What’s the Solution for Abandoned Pet Birds?

An Excerpt from HBD’s Avian Examiner #33
Greg J. Harrison, DVM, Dipl Emeritus ABVP (Avian), Dip ECZM (Avian, retired)

Many committed and well-meaning persons join bird rescue organizations because they are concerned about the welfare of abandoned pet birds and want to make a difference. I understand that a basic frustration occurs due to the constant struggle for financing and the vast number of birds in their care. Of course, well-adjusted, socially acceptable, reasonably-sized, family-friendly birds are not usually among these. In most cases the shelter birds have been “donated” or abandoned due to some buying impulse/misjudgment on the part of the owners or chronic behavioral problems — screaming, biting, other aggression — on the part of the bird.

A resolution for this situation must start with educating potential bird owners. What is their motivation to own a blue and gold macaw, for example, which tends to favor a single person and shows aggression toward other family members? Or why choose a cockatoo that expresses its natural chewing tendencies by destroying the kitchen chairs? Some of these birds can be “saved” and adopted out to an appropriate household. But many become totally unwanted and end up occupy¬ing cramped space in a rescue facility.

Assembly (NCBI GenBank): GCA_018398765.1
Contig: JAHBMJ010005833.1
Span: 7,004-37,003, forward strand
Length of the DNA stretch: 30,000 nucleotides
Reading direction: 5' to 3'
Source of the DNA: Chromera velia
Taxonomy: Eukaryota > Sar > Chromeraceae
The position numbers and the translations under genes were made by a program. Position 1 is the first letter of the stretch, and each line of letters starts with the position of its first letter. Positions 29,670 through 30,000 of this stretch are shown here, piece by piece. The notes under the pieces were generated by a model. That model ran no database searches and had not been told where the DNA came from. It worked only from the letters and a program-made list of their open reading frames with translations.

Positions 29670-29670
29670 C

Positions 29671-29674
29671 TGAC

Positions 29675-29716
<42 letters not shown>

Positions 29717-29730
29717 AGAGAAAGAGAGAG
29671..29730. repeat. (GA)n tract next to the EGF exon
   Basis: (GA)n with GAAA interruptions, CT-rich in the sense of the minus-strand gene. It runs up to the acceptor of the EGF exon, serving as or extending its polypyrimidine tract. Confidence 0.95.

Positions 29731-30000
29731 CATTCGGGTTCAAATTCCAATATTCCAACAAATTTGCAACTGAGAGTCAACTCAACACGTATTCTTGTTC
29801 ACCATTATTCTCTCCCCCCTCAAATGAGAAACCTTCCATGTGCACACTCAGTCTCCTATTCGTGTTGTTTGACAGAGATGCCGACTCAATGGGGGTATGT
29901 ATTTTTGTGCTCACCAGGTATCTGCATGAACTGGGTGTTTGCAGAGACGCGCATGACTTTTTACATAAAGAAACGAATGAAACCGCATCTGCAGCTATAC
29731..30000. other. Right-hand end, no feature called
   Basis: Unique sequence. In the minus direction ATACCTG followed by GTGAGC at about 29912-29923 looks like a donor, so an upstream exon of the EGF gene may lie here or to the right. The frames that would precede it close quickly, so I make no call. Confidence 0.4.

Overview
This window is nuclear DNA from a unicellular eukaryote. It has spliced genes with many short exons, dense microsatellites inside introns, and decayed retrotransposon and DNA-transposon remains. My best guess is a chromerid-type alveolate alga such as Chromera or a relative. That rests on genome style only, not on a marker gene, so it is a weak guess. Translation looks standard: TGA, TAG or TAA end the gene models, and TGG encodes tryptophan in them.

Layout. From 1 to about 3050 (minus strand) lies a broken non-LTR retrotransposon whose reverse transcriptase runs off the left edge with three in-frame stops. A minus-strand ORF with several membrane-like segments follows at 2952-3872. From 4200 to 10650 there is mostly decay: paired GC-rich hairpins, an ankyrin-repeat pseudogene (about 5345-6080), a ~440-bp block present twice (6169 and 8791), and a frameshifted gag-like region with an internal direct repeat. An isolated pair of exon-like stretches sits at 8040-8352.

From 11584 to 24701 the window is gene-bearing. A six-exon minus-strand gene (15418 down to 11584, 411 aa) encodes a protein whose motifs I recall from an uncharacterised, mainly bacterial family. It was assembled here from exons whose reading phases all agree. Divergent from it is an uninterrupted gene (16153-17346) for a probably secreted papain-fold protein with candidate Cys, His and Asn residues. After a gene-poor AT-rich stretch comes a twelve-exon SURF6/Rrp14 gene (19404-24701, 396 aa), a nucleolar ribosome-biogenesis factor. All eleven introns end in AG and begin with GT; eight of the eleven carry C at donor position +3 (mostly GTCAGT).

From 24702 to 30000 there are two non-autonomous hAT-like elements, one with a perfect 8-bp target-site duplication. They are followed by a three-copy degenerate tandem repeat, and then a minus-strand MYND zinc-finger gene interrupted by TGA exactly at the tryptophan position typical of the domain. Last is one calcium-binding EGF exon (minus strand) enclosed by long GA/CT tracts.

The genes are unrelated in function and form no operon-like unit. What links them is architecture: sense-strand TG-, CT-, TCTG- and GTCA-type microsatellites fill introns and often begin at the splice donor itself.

Ideas for Solutions?

While we applaud the effort of kind volunteers who donate significant personal time to provide care for these birds, we also recognize that overcrowding scenarios in some rescue facilities do not spare some birds from enduring a life of misery. Preventive, educational measures are the keys to addressing this issue moving forward. We look to you for suggestions on how to incorporate such measures.

Please submit your ideas to Dr. Harrison at birddoc@harrisonspetproducts.com
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The Avian Examiner is a free avian medicine newsletter that is created by HBD International and is distributed several times every year. Subscriptions are available to veterinarians and veterinary clinics who carry or sell HBD products. It includes articles written by vets, practice tips and avian medicine news.

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